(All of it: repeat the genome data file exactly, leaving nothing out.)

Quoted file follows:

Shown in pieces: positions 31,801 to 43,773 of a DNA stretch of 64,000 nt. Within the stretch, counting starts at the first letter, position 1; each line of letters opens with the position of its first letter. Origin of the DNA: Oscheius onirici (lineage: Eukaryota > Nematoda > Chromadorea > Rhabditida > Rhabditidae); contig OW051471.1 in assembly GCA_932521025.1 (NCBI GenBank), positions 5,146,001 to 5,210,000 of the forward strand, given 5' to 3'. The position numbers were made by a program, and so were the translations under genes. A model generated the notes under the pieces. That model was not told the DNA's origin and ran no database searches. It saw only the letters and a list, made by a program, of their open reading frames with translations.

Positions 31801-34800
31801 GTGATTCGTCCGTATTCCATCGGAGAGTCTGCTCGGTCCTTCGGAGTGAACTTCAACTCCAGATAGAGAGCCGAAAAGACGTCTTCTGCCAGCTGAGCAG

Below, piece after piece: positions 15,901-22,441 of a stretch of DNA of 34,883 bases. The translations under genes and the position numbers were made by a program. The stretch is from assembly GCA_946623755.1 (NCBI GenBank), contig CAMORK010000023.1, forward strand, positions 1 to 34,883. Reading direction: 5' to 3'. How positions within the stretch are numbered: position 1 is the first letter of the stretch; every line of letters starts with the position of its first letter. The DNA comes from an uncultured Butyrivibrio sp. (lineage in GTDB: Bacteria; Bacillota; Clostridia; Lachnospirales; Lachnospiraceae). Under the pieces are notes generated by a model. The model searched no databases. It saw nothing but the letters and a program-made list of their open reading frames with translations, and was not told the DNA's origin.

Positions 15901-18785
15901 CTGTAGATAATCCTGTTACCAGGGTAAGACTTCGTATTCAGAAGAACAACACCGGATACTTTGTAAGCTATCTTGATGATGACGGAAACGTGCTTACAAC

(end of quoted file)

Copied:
Shown in pieces: positions 31,801 to 43,773 of a DNA stretch of 64,000 nt. Within the stretch, counting starts at the first letter, position 1; each line of letters opens with the position of its first letter. Origin of the DNA: Oscheius onirici (lineage: Eukaryota > Nematoda > Chromadorea > Rhabditida > Rhabditidae); contig OW051471.1 in assembly GCA_932521025.1 (NCBI GenBank), positions 5,146,001 to 5,210,000 of the forward strand, given 5' to 3'. The position numbers were made by a program, and so were the translations under genes. A model generated the notes under the pieces. That model was not told the DNA's origin and ran no database searches. It saw only the letters and a list, made by a program, of their open reading frames with translations.

Positions 31801-34800
31801 GTGATTCGTCCGTATTCCATCGGAGAGTCTGCTCGGTCCTTCGGAGTGAACTTCAACTCCAGATAGAGAGCCGAAAAGACGTCTTCTGCCAGCTGAGCAG

Below, piece after piece: positions 15,901-22,441 of a stretch of DNA of 34,883 bases. The translations under genes and the position numbers were made by a program. The stretch is from assembly GCA_946623755.1 (NCBI GenBank), contig CAMORK010000023.1, forward strand, positions 1 to 34,883. Reading direction: 5' to 3'. How positions within the stretch are numbered: position 1 is the first letter of the stretch; every line of letters starts with the position of its first letter. The DNA comes from an uncultured Butyrivibrio sp. (lineage in GTDB: Bacteria; Bacillota; Clostridia; Lachnospirales; Lachnospiraceae). Under the pieces are notes generated by a model. The model searched no databases. It saw nothing but the letters and a program-made list of their open reading frames with translations, and was not told the DNA's origin.

Positions 15901-18785
15901 CTGTAGATAATCCTGTTACCAGGGTAAGACTTCGTATTCAGAAGAACAACACCGGATACTTTGTAAGCTATCTTGATGATGACGGAAACGTGCTTACAAC